Advanced Media Training Tip: Redefine Negative Words

One of my clients, a national non-profit organization, faced an interesting problem a few years back. 

The group was lobbying lawmakers to include a critical safety feature in new cars. The safety feature would save lives, reduce injuries, and save insurance companies money.

Sounds like a winning idea, yes?

It was, until a powerful interest fought back. “It will cost too much,” they told lawmakers. And the legislators, already skittish over a rocky economy, bought their arguments. They killed the safety feature, at least for the year.

The group tried again the next year, but was concerned that they would continue to get grilled by legislators on the “cost” question. So we decided to fight back by redefining the word “cost” to work in our favor. When legislators asked about the high cost, the group responded:

“The cost of not acting is significantly greater. It will cost families who lose a loved one in a preventable auto accident. It will cost a badly injured person the chance to return to the workforce. And it will cost American taxpayers a lifetime of government disability checks for people who didn’t have to suffer a debilitating injury. We simply cannot afford the cost of inaction.” 


One of the best examples of this type of media jujitsu came last year, when Mississippi Governor Haley Barbour briefly flirted with a presidential bid. He knew his past as a tobacco lobbyist would come back to haunt him, so he was prepared when a reporter asked him about his former profession:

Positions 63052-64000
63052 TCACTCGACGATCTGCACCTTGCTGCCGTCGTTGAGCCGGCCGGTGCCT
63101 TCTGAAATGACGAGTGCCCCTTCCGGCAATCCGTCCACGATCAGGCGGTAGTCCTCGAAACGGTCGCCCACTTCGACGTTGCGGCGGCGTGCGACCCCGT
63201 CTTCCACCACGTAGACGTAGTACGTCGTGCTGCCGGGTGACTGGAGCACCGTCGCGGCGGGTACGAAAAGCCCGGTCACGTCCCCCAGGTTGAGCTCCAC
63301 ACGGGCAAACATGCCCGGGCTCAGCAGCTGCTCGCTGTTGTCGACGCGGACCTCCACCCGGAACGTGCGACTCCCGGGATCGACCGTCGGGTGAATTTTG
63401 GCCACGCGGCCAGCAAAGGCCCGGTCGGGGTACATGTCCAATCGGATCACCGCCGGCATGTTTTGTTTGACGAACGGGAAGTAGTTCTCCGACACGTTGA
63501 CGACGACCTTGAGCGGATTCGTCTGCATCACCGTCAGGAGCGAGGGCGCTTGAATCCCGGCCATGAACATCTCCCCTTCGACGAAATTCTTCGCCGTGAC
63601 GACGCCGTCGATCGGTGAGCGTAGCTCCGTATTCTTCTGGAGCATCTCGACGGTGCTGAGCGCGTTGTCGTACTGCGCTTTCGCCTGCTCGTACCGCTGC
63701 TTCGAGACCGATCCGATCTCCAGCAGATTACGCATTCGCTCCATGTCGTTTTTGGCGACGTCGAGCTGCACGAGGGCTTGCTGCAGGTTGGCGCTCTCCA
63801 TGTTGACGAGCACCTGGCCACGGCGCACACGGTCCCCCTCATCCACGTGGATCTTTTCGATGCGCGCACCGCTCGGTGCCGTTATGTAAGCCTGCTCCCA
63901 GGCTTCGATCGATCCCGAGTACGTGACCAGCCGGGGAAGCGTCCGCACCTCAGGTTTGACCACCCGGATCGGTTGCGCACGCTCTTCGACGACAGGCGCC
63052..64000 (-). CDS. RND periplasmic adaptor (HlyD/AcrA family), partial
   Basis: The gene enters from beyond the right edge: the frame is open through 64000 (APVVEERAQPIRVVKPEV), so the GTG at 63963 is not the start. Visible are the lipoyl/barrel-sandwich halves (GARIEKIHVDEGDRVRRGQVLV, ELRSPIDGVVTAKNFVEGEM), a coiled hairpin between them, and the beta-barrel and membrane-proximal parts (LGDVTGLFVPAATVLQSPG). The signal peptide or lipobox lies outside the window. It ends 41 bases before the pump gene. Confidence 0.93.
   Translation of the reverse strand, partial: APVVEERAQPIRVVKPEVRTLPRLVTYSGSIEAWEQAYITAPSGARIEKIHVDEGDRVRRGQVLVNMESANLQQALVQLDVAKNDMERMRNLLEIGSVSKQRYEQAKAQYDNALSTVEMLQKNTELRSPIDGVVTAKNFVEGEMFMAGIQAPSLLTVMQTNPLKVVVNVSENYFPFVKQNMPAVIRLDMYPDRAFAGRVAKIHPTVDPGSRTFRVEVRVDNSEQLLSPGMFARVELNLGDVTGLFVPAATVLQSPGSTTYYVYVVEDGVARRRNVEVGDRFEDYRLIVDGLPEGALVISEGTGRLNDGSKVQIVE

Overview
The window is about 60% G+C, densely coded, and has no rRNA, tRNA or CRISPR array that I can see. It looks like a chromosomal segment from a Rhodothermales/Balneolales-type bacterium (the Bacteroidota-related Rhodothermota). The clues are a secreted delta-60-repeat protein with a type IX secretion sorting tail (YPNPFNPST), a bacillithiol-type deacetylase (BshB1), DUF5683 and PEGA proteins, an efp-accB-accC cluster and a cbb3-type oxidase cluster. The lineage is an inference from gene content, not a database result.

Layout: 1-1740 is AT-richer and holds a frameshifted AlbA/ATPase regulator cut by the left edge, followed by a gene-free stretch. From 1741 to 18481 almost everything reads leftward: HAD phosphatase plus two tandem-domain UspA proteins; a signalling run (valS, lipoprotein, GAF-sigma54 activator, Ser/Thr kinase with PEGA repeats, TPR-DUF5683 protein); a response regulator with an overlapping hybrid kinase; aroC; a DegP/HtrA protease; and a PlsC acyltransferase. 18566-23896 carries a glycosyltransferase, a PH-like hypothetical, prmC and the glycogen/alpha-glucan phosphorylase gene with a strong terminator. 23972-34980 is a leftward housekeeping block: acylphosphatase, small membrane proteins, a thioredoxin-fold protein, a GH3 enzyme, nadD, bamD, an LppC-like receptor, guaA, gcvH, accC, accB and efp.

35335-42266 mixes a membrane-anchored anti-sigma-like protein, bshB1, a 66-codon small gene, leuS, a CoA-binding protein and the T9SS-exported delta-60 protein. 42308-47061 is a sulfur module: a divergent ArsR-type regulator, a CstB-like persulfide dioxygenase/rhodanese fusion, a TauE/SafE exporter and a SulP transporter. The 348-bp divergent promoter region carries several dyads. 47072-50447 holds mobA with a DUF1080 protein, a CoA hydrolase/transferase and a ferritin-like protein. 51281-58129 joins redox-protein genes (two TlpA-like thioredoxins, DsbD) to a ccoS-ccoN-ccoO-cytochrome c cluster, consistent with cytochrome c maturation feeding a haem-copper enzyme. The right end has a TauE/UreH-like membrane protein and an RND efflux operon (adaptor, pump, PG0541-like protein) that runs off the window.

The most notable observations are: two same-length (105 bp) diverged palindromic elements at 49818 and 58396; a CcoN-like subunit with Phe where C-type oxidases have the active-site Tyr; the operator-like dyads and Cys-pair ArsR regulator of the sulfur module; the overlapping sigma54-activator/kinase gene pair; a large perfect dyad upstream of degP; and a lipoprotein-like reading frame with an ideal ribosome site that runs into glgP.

“I will tell you this: the next president of the United States on January 21, 2013 is going to start lobbying. He’s going to be lobbying Congress, he’s going to be lobbying other countries. He’s going to be lobbying the business community. He’s going to be lobbying the labor unions, and the governors, because that’s what presidents do, and I feel like it’s an advantage for me to have the chance to do that.”


By redefining negative words as positive ones, you’re able to argue your case from an assertive position – not a defensive one. When executed properly, adopting the language of your opponent’s most loaded charge can neutralize their strongest argument.

Note: This example was modified slightly to protect my client’s confidentiality.

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